For many women across the globe, pregnancy is one of the best feelings in the world and as soon as they conceive, one of the things that they are curious about is whether it is a girl or a boy! However, for parents, every child is a gift from God irrespective of the gender, but, for many of those who want to decide what they should start pouring into their baby’s nursery, a nine-month wait feels like centuries.

In India, determining the sex of the child during pregnancy is illegal, and a punishable offence. Many people exploited sex-determination tests to identify the gender of the foetus, which resulted in a lot of female foeticides (killing female foetuses in the mother’s womb). Continuous practice of sex-selection has lead to a disturbance of sex ratio in India (number of females per thousand males). 

According to the Pre-conception and Pre-natal Diagnostic Techniques (PCPNDT) Act, the punishment for sex-determination and selection includes a three-year imprisonment with a fine of rupees fifty thousand or an imprisonment for five years while the fine may be extended to one lakh rupees. This is not only applicable to people who attempt to know the sex of their child but also for the doctor who performs the diagnosis. Hence, it is important to be a responsible citizen and a parent and enjoy this overwhelming phase of parenthood right from the moment you expect a baby.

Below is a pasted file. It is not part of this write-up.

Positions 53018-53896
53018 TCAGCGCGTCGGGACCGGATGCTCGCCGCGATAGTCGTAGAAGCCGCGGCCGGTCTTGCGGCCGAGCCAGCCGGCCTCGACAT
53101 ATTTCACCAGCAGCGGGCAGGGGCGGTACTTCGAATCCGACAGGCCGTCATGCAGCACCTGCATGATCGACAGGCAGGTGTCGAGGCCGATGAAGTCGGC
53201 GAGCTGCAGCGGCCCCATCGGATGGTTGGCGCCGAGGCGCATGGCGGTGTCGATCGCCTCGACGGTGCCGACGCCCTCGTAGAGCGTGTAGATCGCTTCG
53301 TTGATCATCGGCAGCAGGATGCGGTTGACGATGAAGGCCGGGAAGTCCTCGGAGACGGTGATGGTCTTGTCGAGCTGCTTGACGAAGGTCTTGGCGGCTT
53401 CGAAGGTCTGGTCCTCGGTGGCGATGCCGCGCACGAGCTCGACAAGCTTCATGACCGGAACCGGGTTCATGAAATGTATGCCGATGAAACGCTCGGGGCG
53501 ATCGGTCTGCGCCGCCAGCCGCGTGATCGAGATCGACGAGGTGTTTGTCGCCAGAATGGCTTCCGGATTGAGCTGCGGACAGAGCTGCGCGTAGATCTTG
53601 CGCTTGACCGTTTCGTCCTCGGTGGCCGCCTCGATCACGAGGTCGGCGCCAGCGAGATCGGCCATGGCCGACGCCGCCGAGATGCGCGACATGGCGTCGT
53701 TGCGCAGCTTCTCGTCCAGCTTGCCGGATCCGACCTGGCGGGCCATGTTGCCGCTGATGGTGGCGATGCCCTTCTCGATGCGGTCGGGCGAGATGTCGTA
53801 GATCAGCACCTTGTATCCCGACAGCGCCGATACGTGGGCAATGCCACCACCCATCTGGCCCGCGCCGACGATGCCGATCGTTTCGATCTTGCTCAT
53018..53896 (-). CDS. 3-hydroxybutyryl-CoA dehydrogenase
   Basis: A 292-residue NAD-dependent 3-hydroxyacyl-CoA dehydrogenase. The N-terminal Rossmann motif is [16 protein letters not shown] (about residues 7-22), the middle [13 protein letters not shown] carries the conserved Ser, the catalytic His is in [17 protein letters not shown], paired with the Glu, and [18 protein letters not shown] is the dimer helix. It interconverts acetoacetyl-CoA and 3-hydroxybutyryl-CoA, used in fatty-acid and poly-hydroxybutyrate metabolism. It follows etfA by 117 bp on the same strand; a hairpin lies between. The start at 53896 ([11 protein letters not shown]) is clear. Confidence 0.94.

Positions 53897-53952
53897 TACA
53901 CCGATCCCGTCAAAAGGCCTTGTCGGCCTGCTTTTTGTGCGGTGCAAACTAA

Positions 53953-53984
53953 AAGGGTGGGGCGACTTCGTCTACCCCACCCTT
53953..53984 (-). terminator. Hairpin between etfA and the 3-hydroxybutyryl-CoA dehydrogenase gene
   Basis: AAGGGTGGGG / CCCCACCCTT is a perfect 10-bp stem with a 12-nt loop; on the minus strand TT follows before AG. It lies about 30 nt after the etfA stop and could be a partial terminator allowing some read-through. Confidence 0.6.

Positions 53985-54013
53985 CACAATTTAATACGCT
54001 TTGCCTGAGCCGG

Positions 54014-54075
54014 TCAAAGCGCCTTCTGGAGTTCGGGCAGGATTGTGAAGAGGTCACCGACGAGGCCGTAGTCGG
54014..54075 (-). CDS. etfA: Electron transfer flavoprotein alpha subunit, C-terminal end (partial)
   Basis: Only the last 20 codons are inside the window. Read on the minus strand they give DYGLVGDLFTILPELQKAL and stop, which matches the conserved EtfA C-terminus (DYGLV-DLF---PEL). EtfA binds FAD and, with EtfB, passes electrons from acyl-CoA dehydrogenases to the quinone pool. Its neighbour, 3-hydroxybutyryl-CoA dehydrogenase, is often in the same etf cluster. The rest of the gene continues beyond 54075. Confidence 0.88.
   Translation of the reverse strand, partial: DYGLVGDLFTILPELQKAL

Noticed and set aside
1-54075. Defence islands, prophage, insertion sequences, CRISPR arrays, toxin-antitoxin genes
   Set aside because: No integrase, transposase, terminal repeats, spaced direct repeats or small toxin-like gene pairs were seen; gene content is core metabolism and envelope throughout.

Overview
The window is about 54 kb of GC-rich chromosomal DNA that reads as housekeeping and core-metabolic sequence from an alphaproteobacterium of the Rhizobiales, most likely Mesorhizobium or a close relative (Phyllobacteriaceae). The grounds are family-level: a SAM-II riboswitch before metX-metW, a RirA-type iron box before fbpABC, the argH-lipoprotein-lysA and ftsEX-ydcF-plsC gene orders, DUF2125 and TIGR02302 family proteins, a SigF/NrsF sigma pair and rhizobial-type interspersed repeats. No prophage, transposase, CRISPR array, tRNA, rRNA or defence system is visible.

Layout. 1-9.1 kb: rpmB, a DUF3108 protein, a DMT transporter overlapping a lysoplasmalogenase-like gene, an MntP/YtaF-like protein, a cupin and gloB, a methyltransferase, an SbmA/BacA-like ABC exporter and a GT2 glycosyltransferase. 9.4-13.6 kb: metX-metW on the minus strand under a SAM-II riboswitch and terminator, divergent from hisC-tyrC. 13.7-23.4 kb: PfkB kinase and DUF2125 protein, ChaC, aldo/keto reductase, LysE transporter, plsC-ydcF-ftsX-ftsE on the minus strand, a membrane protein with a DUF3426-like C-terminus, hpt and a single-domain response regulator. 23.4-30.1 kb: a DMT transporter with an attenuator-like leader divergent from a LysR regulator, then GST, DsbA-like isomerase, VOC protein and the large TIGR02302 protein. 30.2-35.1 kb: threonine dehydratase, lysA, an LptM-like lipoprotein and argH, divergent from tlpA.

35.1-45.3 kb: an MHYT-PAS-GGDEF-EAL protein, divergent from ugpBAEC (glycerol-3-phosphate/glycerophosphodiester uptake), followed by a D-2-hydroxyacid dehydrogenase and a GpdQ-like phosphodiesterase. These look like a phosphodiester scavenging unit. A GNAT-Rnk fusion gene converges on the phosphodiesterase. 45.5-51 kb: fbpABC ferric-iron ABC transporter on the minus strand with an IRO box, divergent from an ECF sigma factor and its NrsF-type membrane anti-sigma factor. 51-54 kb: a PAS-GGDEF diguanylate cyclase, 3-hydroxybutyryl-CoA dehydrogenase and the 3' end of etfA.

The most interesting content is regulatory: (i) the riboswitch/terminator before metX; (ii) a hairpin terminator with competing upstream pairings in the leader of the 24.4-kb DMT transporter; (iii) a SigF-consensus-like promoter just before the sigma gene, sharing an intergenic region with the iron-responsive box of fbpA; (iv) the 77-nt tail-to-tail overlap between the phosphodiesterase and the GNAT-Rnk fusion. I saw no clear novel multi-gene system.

Once out, the news of pregnancy usually spreads like a wildfire across the family and the neighbourhood. Many people try to predict whether you’re carrying a baby boy or girl. However, there is no scientific proof regarding any of these predictions. This article has been written only to satiate people’s curiosity and their traditional beliefs about the baby’s gender. A few popular, age-old myths followed in different cultures to determine if you are pregnant with a baby boy have been discussed.

  1. Acne during pregnancy, baby boy or girl?
  2. Urine colour is a sign of a baby boy
  3. Signs of baby boy pregnancy include breast growth
  4. Pregnancy line or linea nigra is a symptom of baby boy
  5. Baby boy in womb symptoms include cold hands and feet
  6. Having a baby boy gives you a dry skin
  7. No weight gain is a symptom of conceiving baby boy
  8. Less intense morning sickness in case of a baby boy
  9. Glowing skin, is it a baby boy?
  10. Boy foetus have a faster heart beat
  11. Low baby bump position is a sign that you're having a boy
  12. Eating more of savory food is a symptom of having a boy
  13. Left sleep position is a boy fetus symptom
  14. Long hair in pregnant women, does it mean it's a baby boy?
  15. Intense cravings are a symptom of expecting a baby boy

Myth